An extract from the journal Science in 1967 states: In northern latitudes there is selection for white skins that allow maximum photoactivation of 7-dehydrocholesterol into vitamin D at low intensities of ultraviolet radiation. In southern latitudes there is selection for black skins able to prevent up to 95% of the incident ultraviolet from reaching the deeper layers of the skin where vitamin D is synthesized. (Loomis WF, 1967)

In a modern world where migration is common, people whose skin type have adapted to prevent excess vitamin D synthesis in their native, sunny environment are particularly prone to deficiency when living in a sun-deprived country such as the UK. My client list comprises a diverse ethnic background. Muslim women who cover themselves for religious reasons are often found to be Vitamin D deficient. My Asian clients with Fitzpatrick IV-V skin type are also commonly deficient. That said, I have also seen plenty of Fitzpatrick Type I clients with low, or borderline vitamin D levels. Most of us spend a significant proportion of our time indoors meaning that regardless of skin type, anyone can be affected.


How do we assess vitamin D levels?

Vitamin D levels can be easily assessed using a simple blood test. Ingested and cutaneously produced vitamin D is quickly converted to 25(OH)D, but in serum only a small fraction of 25(OH)D is converted to 1,25(OH)2D, its active metabolite. Therefore measuring the total 25(OH)D level is the best test to assess levels of vitamin D (Kurt A. Kennel).

I routinely test my client’s 25(OH)D levels through The Doctor’s Laboratory (TDL) but a number of laboratories offer this service. It can be done independently or as part of a more comprehensive vitamin and mineral screen. When possible I prefer to run a comprehensive micronutrient panel and then retest the specific deficient nutrients at two to three months post supplementation.

Deficiency is defined as a serum 25(OH)D level of less than 50 nmol per L. Insufficiency is defined as a serum 25(OH)D level of 50 to 75 nmol per L (Bordelon P, 2009). Of the last 20 clients that I have tested, six were deficient, six had suboptimal levels and just eight had optimal levels. Those with optimal levels were usually either supplementing, or spent a significant amount of time abroad. Two of those who tested deficient had levels below 10nmol per L.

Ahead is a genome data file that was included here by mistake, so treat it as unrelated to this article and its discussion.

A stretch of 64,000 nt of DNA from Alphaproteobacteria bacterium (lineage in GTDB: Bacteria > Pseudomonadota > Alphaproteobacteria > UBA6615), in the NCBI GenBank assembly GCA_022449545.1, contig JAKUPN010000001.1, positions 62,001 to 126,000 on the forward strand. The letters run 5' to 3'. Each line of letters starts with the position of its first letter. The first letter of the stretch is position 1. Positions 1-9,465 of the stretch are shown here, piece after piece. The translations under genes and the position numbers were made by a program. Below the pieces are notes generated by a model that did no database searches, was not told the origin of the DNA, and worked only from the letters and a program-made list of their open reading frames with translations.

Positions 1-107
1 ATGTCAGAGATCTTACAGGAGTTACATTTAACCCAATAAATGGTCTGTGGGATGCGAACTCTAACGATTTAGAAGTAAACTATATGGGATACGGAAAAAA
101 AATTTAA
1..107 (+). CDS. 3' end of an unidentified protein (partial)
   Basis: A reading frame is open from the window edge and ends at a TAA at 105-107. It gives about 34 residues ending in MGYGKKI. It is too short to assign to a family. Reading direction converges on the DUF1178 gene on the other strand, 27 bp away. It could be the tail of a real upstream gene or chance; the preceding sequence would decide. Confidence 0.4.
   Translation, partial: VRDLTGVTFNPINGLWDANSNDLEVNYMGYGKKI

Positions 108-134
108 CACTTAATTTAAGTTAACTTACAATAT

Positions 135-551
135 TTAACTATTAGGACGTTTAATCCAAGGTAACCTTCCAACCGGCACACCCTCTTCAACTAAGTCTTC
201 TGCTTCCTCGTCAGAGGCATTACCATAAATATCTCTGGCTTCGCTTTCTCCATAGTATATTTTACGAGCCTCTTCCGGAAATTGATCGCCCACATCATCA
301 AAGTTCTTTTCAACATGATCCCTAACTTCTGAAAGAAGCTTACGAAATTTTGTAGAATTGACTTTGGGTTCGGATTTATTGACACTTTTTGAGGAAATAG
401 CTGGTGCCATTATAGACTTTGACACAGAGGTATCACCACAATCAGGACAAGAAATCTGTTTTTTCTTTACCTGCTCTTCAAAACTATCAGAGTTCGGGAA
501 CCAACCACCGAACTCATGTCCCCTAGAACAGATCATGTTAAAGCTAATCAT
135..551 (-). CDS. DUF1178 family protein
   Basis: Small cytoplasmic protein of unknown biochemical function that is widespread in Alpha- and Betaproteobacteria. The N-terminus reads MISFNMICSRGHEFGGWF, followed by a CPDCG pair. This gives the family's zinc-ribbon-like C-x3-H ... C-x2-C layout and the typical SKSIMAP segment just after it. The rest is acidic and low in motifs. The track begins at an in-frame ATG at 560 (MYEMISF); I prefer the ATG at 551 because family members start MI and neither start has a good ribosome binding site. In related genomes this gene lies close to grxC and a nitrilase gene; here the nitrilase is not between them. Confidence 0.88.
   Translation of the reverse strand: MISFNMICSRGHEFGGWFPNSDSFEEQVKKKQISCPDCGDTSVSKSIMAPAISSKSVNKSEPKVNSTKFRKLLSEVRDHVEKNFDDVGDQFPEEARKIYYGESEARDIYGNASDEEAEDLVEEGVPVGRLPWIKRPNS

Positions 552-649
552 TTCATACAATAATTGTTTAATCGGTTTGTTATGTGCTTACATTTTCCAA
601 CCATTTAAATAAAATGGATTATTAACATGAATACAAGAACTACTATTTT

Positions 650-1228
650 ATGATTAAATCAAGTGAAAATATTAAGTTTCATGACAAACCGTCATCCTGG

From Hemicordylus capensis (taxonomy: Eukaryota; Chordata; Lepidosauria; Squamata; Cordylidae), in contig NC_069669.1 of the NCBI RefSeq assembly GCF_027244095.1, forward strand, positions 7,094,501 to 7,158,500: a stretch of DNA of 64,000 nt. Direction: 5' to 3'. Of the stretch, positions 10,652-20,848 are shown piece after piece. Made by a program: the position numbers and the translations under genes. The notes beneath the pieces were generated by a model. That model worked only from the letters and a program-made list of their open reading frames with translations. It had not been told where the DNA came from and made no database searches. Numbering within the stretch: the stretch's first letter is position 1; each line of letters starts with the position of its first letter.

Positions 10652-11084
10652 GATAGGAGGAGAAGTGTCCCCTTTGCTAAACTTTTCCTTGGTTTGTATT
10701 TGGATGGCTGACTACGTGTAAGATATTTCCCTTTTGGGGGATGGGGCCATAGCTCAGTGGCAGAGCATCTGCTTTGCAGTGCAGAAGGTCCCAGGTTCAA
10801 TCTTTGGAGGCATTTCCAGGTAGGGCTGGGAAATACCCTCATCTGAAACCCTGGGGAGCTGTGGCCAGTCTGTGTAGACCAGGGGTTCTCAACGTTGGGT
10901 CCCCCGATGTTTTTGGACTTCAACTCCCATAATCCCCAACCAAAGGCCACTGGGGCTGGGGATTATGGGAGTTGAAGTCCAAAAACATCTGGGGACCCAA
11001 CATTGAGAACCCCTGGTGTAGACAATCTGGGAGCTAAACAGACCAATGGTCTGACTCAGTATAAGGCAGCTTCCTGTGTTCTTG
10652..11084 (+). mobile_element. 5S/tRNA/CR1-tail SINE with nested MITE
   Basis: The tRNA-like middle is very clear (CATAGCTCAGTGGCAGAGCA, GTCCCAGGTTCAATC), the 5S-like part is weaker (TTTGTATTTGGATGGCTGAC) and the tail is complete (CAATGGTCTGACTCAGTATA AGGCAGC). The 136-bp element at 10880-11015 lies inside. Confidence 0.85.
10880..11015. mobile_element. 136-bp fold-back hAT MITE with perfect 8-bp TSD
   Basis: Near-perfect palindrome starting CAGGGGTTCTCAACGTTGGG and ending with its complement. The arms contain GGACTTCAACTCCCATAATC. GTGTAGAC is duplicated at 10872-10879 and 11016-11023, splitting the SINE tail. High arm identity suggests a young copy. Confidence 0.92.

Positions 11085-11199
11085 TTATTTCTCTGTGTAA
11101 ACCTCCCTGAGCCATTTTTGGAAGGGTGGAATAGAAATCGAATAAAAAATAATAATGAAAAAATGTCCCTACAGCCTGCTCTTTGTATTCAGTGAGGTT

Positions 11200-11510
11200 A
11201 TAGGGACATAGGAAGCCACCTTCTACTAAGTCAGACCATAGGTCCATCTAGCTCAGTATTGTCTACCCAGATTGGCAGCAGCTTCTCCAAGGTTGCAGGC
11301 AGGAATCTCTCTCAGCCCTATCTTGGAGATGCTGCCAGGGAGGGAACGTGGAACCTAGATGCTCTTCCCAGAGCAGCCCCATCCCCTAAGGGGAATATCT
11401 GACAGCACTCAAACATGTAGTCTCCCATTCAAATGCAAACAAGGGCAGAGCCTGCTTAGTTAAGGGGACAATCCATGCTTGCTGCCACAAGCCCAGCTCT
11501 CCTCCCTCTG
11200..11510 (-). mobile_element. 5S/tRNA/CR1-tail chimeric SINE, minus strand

How should we supplement vitamin D?

The dosing strategy for correcting vitamin D deficiency differs to that for most other nutrients. Normally we take a ‘little and often’ approach, supplementing nutrients regularly whilst also increasing dietary sources. However with Vitamin D, the recommended dosing strategy is different. For individuals with vitamin D deficiency, treatment may include oral supplementation of one 50,000 IU dose per week for eight weeks. After vitamin D levels normalise, a daily maintenance supplement of 800 to 1,000 IU vitamin D3 is usually sufficient. (Bordelon P, 2009) American Academy of Pediatrics recommends that infants and children receive at least 400 IU per day from diet and supplements in order to prevent deficiency.

Vitamin D supplements are available in two forms: vitamin D2 (ergocalciferol) and vitamin D3 (cholecalciferol). Vitamin D3 is the type that most experts agree should be used in clinical practice. Humans synthesise vitamin D3 in response to sunlight and therefore it is the most natural form to supplement. Vitamin D3 is more bioavailable and significantly more effective at increasing blood levels of Vitamin D than Vitamin D2 (Lehmann U, 2013). A review published in The American Journal of Clinical Nutrition stated: vitamin D2 should no longer be regarded as a nutrient appropriate for supplementation or fortification of foods (Houghton LA, 2006).


Vitamin D in the diet

Despite contributing minimally to our vitamin D levels, we should not forget to mention dietary sources. Unfortunately, there are few good quality, natural sources of vitamin D. Oily fish – such as wild salmon, sardines and mackerel and eggs provide vitamin D but otherwise, most other food sources come in the form of highly processed fortified foods such as margarines and breakfast cereals which I do not recommend.